can use them for free to gain inspiration and new creative ideas for their writing assignments. Rhetorical questions that are suggestive enhance Wiesel’s position, and this injection forces the audience to come to Wiesel’s conclusion, while still feeling as though the conclusion is their own. on, Perils of Indifference or Is Ignorance Bliss. In line 52, Wiesel says, "Indifference, after all, is more dangerous than anger or hatred." Change ), You are commenting using your Twitter account. The result became one of his most famously publicized works. For example, “How is one to explain their indifference? , he couldn’t just talk at his audience, he had to ask questions to engage them. Have you experienced indifference in your own life? Every minute one of them dies of diseases, violence, famine. The book, Night (English translation version), only represented the beginning of a flourishing career as a political activist and novelist. Using these appeals to the reader’s character, also known as ethos.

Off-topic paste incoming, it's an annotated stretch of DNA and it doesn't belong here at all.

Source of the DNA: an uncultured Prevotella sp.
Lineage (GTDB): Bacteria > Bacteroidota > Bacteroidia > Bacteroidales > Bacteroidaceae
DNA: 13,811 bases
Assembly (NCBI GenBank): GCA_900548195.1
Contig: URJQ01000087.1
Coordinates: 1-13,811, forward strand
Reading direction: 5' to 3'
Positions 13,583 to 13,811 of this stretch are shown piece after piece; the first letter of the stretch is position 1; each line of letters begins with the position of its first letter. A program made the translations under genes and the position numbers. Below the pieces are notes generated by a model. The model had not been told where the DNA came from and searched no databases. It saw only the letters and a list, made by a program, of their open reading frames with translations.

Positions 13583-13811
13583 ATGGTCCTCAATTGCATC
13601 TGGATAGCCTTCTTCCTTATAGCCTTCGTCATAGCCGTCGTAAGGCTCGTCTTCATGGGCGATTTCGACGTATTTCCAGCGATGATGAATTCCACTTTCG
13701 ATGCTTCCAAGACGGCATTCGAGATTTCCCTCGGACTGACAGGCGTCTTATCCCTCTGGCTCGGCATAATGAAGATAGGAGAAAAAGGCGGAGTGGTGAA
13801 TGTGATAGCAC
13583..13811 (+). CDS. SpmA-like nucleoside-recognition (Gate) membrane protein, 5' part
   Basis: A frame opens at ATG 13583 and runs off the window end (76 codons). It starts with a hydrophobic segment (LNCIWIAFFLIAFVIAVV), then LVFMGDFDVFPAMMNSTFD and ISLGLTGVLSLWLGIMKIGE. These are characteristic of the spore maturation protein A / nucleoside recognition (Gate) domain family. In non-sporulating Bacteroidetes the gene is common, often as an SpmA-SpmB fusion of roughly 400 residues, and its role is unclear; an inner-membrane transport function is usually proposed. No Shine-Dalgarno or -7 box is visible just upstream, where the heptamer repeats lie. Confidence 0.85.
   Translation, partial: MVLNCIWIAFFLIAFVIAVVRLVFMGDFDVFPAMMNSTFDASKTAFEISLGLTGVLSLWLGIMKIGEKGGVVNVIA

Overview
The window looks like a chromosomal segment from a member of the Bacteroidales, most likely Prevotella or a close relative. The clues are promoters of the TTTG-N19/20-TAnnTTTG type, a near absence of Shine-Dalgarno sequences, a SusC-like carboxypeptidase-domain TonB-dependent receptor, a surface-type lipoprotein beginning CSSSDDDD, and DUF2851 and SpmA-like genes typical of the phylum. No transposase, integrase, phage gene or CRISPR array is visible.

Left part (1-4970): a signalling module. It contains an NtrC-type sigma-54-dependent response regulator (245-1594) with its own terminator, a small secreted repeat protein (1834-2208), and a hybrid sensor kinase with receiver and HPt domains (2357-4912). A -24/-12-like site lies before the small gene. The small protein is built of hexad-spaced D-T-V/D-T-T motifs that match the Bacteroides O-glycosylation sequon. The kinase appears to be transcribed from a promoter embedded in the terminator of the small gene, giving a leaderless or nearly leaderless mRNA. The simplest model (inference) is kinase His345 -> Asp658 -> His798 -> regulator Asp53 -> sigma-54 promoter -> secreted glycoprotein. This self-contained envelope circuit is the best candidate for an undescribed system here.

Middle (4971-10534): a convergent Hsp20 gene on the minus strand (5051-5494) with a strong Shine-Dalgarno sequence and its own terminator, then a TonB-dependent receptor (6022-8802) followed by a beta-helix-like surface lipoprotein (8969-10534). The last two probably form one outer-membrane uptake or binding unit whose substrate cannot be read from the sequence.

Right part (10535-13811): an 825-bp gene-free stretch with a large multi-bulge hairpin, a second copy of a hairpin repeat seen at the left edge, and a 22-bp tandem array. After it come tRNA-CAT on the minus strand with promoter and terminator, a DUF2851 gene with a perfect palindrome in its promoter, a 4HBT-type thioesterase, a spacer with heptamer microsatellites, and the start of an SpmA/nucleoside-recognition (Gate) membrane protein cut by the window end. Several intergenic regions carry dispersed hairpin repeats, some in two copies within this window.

According to Elie Wiesel, "indifference" is defined simply as "no difference." In his Speech “Perils of Indifference”, Holocaust survivor Elie Wiesel uses logic (logos) and emotion (pathos) to confront Americans on their resolve to change. But it's actually much more complicated and nuanced, especially when talking about indifference toward human suffering throughout the world. Years after that, he became a journalist and eventually was convinced to finally write about his experiences with the Holocaust. His goal is to have the audience establish their own connections and inferences, which he does through creating relative allusions, then asking relevant rhetorical questions. Define logos, and why a writer would want to appeal to a readers logic. Then once more at the end, he retells that brief anecdote, and uses the idea of his childhood still accompanying him as a metaphor for how events that had transpired during his childhood: How the past he has carried with him to this day and is what has made him into the novelist the audience sees before them. What evidence does he give to support that statement? Elie Weisel, born-1928, young Jewish boy from the Carpathian Mountains, rescued from a concentration camp. PhDessay is an educational resource where over 1,000,000 free essays are collected. The horrors he faced as a boy forged the man that would go on to write all of these magnificent works; the neglect and ignorance of those events that occurred during the Holocaust influenced and inspired him to warn people of the dangerous woes of indifference. Of course there were other literary elements in this speech that made Wiesel’s argument all that more effective. (2017, May 03). Do we feel their pain, their agony? Three possible thesis statements: The speech, “The Perils of Indifference”, by Elie Wiesel, is a very strong emotionally spoken speech to President Clinton and other members of Congress to convince them how indifference can impact the next generation in a positive way. Be sure to bring in examples from the text of the different techniques. Elie Wiesel understood better than most people the consequences of ignoring what's happening around you. Change ), You are commenting using your Facebook account. Define ethos, and touch on how this affects a reader by making them feel as if their character is in question. To this day, no one knows what influenced FDR to make certain decisions, but based on Wiesel’s persistent argument, it can be presumed that indifference played a major role in some of FDR’s decisions. Thesis Statement- Are humans capable of change? Perils of Indifference...Perils of Indifference Wiesel develops his assertion by providing references to events in which action, rather than indifference,that could have saved countless lives; for example, Wiesel mentions both world wars, the assassinations of the Kennedys and Dr. Martin Luther King jr., and also of the numerous civil wars. The main claim that Wiesel makes is that indifference is a dehumanizing state which works to the benefit of oppressors by allowing their actions to continue unchallenged, and that it is human duty to avoid indifference and take a stance against suffering. Anger can at times be creative. However, questions don’t have to require answers, and in a speech as passionate and carefully articulated as this one, a Q & A every thirty seconds would drown out his point among all of the redundant tangents the conversation could take off in. Remember. For instance, when he talks about how “It is so much easier to look away from the victims” when referencing “behind the black gates of Auschwitz” and “the most tragic of all prisoners”, since the Holocaust is a universally accepted tragedy, indifference is related to that event, and is therefore conceived as a trait with demonic properties. Is a philosophy of indifference conceivable?